A visitor may import a non-restricted firearm, such as a sporting rifle and shotgun, ONLY for the following purposes:
- sporting or hunting use while in Canada
- bona fide competition use;
- transport through Canada to another country;
- protection against wildlife in remote areas of Canada (excluding National Parks) if the Customs Officer is satisfied that the circumstances warrant the firearm's importation.
Special documentation is currently required to import non-restricted firearms. Please click on the 'Gun Control' tab at the top of this page for detailed information on the importation of firearms for the purpose of hunting in Canada. Only non-restricted firearms may be brought in for hunting purposes. These non-restricted firearms are sporting rifles and shotguns that are at least 660 mm (approximately 26 inches) long, have barrels that are at least 470 mm (approximately 18.5 inches) long, and do not otherwise fall into a restricted or prohibited category.
Most handguns are classed as restricted firearms and may be imported only for use at approved shooting competitions. An Authorization to Transport is required. The form may be obtained by calling toll-free (800) 731-4000.
Requests for an Authorization to Transport restricted firearms (e.g. most handguns) through Canada to other parts of the US, including Alaska, or another country are normally denied. Before leaving for Canada, visitors who require an Authorization to Transport should discuss their options with a firearms officer for the Canadian province you intend to enter.
Certain handguns and all automatic weapons are classed as Prohibited firearms and are banned from entering Canada. Severe penalties and confiscation apply to the possession of illegal firearms in Canada.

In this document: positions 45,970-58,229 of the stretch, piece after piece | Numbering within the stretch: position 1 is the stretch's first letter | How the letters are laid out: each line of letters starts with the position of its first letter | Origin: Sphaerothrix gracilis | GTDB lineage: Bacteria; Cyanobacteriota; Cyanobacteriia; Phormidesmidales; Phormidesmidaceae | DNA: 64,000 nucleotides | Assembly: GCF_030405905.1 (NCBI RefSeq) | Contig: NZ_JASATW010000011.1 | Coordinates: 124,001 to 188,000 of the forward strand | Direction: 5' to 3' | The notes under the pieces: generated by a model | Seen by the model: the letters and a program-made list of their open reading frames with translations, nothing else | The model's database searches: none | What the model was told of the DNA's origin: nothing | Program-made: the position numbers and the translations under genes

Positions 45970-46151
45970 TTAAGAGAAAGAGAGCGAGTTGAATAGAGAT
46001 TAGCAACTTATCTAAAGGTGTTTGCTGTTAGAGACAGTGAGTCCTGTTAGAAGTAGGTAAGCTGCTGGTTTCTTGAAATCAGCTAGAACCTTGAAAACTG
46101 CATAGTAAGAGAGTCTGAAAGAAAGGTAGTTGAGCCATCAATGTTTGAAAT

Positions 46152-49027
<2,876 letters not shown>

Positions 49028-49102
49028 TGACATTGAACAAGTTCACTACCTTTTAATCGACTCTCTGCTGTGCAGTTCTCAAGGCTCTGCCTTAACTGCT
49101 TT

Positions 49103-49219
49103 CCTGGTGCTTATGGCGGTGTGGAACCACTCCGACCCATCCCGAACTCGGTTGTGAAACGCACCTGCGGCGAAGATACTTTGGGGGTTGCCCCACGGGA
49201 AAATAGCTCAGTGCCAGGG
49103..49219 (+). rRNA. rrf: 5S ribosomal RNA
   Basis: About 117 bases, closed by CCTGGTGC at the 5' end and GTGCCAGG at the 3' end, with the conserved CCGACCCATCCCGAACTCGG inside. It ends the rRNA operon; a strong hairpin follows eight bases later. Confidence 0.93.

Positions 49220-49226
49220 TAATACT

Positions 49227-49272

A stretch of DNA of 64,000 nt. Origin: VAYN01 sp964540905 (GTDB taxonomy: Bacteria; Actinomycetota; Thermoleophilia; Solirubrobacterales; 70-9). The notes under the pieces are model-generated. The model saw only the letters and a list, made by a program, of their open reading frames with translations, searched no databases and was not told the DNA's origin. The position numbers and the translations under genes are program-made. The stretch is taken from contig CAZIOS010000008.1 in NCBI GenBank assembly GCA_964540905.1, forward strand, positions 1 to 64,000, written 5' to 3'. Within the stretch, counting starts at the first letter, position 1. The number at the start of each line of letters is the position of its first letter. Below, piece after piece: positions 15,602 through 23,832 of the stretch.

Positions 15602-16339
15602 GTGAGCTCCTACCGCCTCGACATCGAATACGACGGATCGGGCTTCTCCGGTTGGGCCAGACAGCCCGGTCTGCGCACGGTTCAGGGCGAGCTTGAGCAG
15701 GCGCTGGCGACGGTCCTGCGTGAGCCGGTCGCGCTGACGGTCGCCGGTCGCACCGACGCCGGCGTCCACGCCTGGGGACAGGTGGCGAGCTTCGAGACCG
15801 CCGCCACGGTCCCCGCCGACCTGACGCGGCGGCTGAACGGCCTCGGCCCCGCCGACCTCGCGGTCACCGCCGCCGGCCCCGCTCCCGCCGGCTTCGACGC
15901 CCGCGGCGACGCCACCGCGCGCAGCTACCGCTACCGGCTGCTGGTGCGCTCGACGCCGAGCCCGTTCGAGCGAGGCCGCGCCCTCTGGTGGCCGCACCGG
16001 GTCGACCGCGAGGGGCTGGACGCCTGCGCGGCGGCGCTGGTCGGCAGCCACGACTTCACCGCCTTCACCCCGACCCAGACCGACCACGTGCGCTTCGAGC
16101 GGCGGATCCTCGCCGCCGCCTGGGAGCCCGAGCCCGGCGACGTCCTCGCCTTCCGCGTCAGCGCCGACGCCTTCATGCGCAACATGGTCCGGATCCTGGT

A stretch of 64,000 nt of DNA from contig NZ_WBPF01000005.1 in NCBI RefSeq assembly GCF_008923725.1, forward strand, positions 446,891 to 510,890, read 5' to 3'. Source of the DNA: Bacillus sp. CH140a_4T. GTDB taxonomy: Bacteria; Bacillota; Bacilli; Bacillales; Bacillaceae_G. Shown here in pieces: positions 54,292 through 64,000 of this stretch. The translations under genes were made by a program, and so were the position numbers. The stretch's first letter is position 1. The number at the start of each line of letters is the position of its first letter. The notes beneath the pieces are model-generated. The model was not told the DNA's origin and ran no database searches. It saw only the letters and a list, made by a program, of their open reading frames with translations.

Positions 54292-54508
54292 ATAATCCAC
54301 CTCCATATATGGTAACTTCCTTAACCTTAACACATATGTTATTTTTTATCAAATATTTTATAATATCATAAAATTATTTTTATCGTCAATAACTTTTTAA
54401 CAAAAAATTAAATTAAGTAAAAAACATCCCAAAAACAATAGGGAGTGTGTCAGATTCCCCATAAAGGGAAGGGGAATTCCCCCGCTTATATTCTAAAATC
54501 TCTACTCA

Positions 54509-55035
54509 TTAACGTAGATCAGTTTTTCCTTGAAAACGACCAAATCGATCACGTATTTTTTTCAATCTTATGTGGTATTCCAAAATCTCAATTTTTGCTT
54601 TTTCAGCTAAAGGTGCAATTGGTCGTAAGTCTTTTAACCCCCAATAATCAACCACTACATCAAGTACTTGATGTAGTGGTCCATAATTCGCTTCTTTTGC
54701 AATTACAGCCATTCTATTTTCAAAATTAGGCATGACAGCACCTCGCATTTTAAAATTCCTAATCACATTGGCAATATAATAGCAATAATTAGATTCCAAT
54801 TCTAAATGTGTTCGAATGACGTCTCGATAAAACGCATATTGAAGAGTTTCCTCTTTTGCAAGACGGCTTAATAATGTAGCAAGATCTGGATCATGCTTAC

The Government of Canada is actively reviewing possible changes to the rules for the importation of firearms. Before importing a firearm, you should check with a Firearms Officer. For more information, call (800) 731-4000 or click here for information transporting firearms to Canada
For further information on current procedures regarding the entry of firearms, you may write to:
Canada Revenue Agency
Interdepartmental Programs, Section A
Connaught Building, 5th Floor
CANADA K1A 0L5
Canada Customs Regional Office numbers:
|Halifax, Nova Scotia
|Moncton, New Brunswick
||Quebec City, Quebec
||Vancouver, British Columbia
Transporting Goods Through Canada
Goods "in transit" (but not handguns) may be brought through Canada by Americans seeking a convenient route to other parts of the mainland US or Alaska. To facilitate your border crossings, you should carry three copies of a list of all the goods you are bringing with you, including values and serial numbers, if applicable. Consumable goods, such as alcohol, tobacco and food should be packed in containers that can be corded and sealed by Canada Customs at the time of entry.